Oh the agony. On election night, following a disastrous result for the Liberals, Doyle forgot the years of hard listening and three months of holding onto hats when he said: “My pledge is that we will start working from now, because that’s what we need to do … the job starts from tonight. I give you 100 per cent of me to start that work from now”.
Perhaps the hearing aid was just kicking into gear, when two days later, he told the ABC’s AM program: “It wasn’t long after the polls closed that we got a very, very clear message from the electorate and we will be listening to that message and we’ll be acting on it.”
Indeed. On announcing his depleted new look opposition team last week, and in the wake of an eight per cent swing to the Greens Party, Doyle’s decided to give Environment and Water the flick, removing the portfolios from shadow cabinet. Who needs ’em anyway. Naturally Robert Doyle’s prize is a new hearing aid.
The Speaking for Myself Again Award for 2002, goes to … former Victorian Shadow Treasurer Robert Dean. The bloke who was supposed to be saving us from economic chaos had varying reasons for why he failed to fill out a change of address card and enrol on the electoral roll … including unsuccessful IVF attempts and a bitter pre-selection battle. Crying foul, he had this parting shot at the media:
“I think the press have to look pretty closely at themselves – the way they have been knocking on my door, ringing – 6 o’clock in the morning, pounding on my front door. They’ve been leaving cigarette butts all around the front of my place (… Margo?). They’ve stolen one of my statues.”
For this prize, Robert Dean wins a garden gnome, who, by no coincidence slightly resembles Gareth Evans.
Still on the Victorian election, the prize for 2002 Fashion Victim goes to … Member for Melbourne (just!) Bronwyn Pike, who said of the Greens who almost picked up her seat:
“The Greens are a brand name and we live in a culture of branding. Kids, when they’re 12, like Nike, when it’s a bit older, it’s Mambo. Somehow to be young and with it is to be Green. “People have to remember that the Greens are a political party.” Crikey.
For the Fashion Victim Prize, the Member for Melbourne gets the easy-peasy portfolio of health, just in case she forgot there was a death wish out there for her.
Keeping with the theme of patronizing political comments, The Most Patronising Parental Comment Award this year goes to … Immigration Minister Philip Ruddock (resounding applause), remarking on his daughter Kirsty’s opposing stance on mandatory detention. Ruddock said: “I’m proud of the fact that she does care.”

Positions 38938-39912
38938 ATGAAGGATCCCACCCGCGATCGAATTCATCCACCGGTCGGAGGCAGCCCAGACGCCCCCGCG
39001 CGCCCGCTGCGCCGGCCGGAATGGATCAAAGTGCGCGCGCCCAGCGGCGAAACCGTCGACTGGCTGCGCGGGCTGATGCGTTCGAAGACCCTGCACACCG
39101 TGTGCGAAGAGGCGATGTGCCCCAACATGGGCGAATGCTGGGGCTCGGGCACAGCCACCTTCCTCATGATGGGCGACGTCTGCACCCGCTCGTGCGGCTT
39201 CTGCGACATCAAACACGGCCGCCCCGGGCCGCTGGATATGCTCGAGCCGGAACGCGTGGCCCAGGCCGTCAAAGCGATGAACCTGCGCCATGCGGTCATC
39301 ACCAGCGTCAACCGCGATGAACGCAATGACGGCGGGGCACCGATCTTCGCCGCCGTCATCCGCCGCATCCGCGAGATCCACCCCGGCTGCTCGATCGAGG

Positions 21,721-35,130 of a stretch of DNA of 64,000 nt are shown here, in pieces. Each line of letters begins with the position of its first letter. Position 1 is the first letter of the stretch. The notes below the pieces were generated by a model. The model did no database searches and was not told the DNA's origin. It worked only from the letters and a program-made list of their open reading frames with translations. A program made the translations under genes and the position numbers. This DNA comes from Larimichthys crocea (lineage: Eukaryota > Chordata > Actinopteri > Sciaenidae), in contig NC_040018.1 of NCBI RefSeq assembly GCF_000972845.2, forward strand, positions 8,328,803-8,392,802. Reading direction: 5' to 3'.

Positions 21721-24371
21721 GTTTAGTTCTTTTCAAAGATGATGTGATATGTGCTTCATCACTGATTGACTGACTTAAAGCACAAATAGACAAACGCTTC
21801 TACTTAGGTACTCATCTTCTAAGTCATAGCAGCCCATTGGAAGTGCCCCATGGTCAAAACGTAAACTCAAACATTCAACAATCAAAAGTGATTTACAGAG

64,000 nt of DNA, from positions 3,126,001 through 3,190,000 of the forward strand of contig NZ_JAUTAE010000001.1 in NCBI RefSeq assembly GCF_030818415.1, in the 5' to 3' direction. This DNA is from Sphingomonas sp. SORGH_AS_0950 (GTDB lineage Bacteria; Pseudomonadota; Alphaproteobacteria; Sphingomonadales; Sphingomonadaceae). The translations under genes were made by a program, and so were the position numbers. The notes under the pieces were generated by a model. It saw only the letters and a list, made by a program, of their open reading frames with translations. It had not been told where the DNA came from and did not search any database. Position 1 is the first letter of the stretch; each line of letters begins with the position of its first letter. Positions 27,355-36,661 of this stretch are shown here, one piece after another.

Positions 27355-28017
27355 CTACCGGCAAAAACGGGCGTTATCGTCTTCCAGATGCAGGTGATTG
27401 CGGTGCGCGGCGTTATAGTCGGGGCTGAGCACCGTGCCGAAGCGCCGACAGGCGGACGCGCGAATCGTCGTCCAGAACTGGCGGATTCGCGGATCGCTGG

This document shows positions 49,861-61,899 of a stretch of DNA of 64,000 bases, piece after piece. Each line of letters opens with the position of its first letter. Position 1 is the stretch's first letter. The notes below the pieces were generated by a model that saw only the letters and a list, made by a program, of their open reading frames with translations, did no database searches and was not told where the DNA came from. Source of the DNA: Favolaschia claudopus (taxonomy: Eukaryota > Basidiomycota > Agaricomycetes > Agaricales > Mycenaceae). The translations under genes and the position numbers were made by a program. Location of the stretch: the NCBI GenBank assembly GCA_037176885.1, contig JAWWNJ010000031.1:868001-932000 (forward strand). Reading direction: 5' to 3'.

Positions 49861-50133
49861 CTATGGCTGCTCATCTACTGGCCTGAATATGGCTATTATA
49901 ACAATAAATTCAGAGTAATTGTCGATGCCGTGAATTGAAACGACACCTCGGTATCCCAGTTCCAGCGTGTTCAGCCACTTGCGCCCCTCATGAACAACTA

For this, Philip wins an overnight stay on the tropical shithole Nauru. And he can take Julia Gillard along for the ride too.
Moving along, The Just Plain Funny Award for 2002 goes to … former Democrats leader Natasha Stott Despoja, who told The 7:30 Report, just a fortnight before resigning: “I think we’ve demonstrated, particularly in the last week, that we can be a functioning, workable unit. In fact, we can be a united group.”
The former Democrats leader wins a special prize from the Sydney Morning Herald’s Alan Ramsey, who blessed her with, “Kournikova and Stott Despoja are who they are … Each is a beguiling clothes horse with minimum talent in what they do for a living”.
Now to a serious matter – the war on terror. Australians have been warned to remain alert in these uncertain times, and thank christ for the members of the Howard Government, because without them, who knows how we would keep up our vigilant terrorist neighbourhood watches. The How to Detect a Bomb Award goes to … Justice Minister Chris Ellison, who provided these wise words of wisdom should anyone spot someone acting suspiciously:
“Well you can always make inquiries and say, ‘excuse me, are you doing something untoward there?’ or ‘you’ve left your bag, can you take that with you?’ I mean that’s the sort of thing that you can have with community awareness.”
For this, Chris wins a good slapping from his predecessor, Senator Amanda Vanstone.
Also on this serious note, is the potentially pending action of Australian troops in Iraq. The You’re Joking! Award for 2002 goes to … the one and only, Prime Minister John Howard, when he told ABC Melbourne’s Jon Faine:
“The other point I make is that in the end I have to take a decision that I think is in the best interests of Australia, and that is not a decision that can vary from day to day according to the volume of talkback callers.”
The Prize for this award is a second chance draw to keep the dream alive, during a good chat with another John.
Which leads to the Dog Whistle Award. And the winner is … John Howard (again!) for his initial reaction to Fred Nile’s call to ban the chador: “I don’t have a clear response to what Fred has put. I mean, I like Fred and I don’t always agree with him, but you know Fred speaks for the views of a lot of people.”
For this prize, all is forgiven.
And finally, the Most Honest Political Comment of 2002 Prize … [drums] … and the winner is:
Carmen Lawrence, who said, “John Howard, as I say, is the most deeply ordinary person that I’ve ever confronted in Australian politics”.
For this, Lawrence cements a cult following, a seat on the back bench, isolation from almost everybody in the Labor Party, and encouragement towards retirement.
The most deeply ordinary person Carmen Lawrence ever confronted in Australian politics also wins a special prize … representing Jack Robertson’s ‘Ordinary Australian’ as “The Most Memorable, Forgettable, Miserable Un-person of the Shithouse Year of 2002”.
This article was first published in ‘Webdiarist awards, 2002’, webdiary19Dec2002.